• Imperial Star Destroyer Conference (Notre Dame, Rutgers, Syracuse, Nebraska and Kansas) – The more I look at this hypothetical conference, the more I like it.  Rutgers and Syracuse provide a concrete base of households to the East, but Nebraska and Kansas provide the national brand names to the West.  This type of expansion is less about pure market grabs and more about making the Big Ten Network into a true national property.  A football conference with Michigan, Ohio State, Penn State, Notre Dame and Nebraska going at each other in the fall?  A basketball conference with Kansas, Michigan State, Syracuse, Indiana (assuming that the Hoosiers will be resurrected at some point) and Illinois going at each other in the winter?  That’s extremely enticing from a national perspective.  I’ve been hammering away regarding the importance of TV markets to the Big Ten Network, but let’s not suspend all common sense here by trying to argue that a mere presence in a large market is always going to be more valuable than a powerful national presence that’s located in a smaller market.  Adding a football program like Nebraska and, to a lesser extent, a blue blood basketball program like Kansas could compensate for their smaller home population bases by drawing enough demand for games to raise rates within the current Big Ten footprint and inducing more basic cable operators to sign up outside of that footprint.  Plus, schools such as Nebraska and Kansas would actually be fairly happy to join the Big Ten (at least at the administrative level) and wouldn’t have to deal with torch-wielding alums like Notre Dame or crazy politicians like Texas.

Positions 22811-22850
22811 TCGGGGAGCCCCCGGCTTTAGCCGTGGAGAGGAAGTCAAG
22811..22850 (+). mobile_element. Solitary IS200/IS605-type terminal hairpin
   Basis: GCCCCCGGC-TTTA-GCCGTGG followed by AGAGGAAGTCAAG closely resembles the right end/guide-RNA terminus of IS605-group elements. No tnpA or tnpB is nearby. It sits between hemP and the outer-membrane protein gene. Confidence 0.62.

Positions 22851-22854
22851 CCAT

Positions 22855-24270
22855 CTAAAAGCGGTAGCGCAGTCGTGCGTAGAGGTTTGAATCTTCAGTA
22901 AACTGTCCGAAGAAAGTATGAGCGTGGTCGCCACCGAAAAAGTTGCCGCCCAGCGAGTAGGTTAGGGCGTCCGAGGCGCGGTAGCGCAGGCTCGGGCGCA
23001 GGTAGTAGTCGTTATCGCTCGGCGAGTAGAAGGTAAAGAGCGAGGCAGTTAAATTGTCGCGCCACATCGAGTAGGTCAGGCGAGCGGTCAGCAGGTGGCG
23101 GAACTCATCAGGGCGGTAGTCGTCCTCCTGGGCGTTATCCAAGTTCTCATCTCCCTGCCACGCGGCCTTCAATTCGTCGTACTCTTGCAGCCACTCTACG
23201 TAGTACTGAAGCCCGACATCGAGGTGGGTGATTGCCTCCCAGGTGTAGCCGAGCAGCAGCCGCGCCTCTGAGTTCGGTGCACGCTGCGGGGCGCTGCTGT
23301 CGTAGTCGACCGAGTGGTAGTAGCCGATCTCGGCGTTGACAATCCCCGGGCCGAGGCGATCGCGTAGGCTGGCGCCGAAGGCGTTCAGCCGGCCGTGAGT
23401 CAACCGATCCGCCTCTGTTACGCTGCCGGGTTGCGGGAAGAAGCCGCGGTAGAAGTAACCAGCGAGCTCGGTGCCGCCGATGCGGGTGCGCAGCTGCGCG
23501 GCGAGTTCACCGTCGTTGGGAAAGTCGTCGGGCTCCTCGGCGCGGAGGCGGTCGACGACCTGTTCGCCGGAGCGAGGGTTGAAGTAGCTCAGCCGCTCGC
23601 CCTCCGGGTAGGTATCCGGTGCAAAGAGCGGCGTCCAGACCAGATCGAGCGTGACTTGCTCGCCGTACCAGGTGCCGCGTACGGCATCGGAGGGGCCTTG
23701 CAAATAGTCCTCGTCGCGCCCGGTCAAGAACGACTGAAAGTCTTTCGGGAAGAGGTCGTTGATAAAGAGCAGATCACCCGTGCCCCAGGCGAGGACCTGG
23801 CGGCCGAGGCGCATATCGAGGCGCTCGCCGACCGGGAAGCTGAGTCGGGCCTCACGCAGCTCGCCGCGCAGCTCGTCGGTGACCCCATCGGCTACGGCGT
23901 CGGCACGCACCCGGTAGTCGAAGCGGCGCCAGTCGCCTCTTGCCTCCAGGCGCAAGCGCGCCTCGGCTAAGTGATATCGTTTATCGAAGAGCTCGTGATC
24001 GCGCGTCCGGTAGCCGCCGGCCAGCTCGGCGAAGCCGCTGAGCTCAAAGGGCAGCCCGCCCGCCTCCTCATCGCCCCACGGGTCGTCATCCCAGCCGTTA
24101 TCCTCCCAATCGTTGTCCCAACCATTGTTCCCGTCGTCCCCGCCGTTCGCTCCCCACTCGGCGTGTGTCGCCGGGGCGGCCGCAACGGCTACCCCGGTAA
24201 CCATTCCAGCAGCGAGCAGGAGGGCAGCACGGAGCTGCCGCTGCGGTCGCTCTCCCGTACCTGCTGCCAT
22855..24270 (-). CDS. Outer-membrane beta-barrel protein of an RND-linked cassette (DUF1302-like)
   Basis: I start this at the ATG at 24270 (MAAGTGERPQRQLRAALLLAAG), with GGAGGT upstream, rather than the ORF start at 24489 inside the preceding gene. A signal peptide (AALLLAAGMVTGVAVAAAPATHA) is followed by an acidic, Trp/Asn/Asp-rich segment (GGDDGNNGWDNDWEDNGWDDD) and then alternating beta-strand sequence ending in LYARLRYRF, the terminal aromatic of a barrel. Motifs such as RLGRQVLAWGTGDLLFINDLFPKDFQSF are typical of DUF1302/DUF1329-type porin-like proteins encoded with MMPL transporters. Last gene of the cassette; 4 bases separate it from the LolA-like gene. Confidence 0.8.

I’m sure a few of you out there are wondering: why not Missouri instead of Kansas?  Part of it is that Missouri’s potential value to the Big Ten is very overrated by outsiders.  The Big Ten Network is already on basic cable in the St. Louis market due to the presence of Illinois alums and fans, which means the main market that the conference would add with Mizzou is Kansas City.  However, Kansas is arguably much more popular in that market AND has a marquee basketball name nationally.  At the end of the day, the St. Louis and Kansas City markets really don’t provide much impact to the Big Ten, which already has Chicago, Philadelphia, Detroit, Minneapolis, Milwaukee, Indianapolis and the entire state of Ohio in the fold.  So, the better play if the Big Ten wants to poach any schools from the Big XII is to go for the more nationally prominent programs.  I’ve emphasized that basketball isn’t a top consideration in expansion matters compared to football, but Kansas is a special case that’s up there with Duke, UNC and Kentucky in terms of national drawing power.

 

  • Death Star Conference (Notre Dame, Rutgers, Syracuse, Texas and Texas A&M) – No real explanation needed as to how adding the two main Texas schools on top of Notre Dame and the New York market would completely alter the college sports landscape.  I think even the Domers would come around to being in this type of conference.  The chatter has certainly died down about the Texas schools moving over to the Big Ten, yet it’s still an intriguing possibility.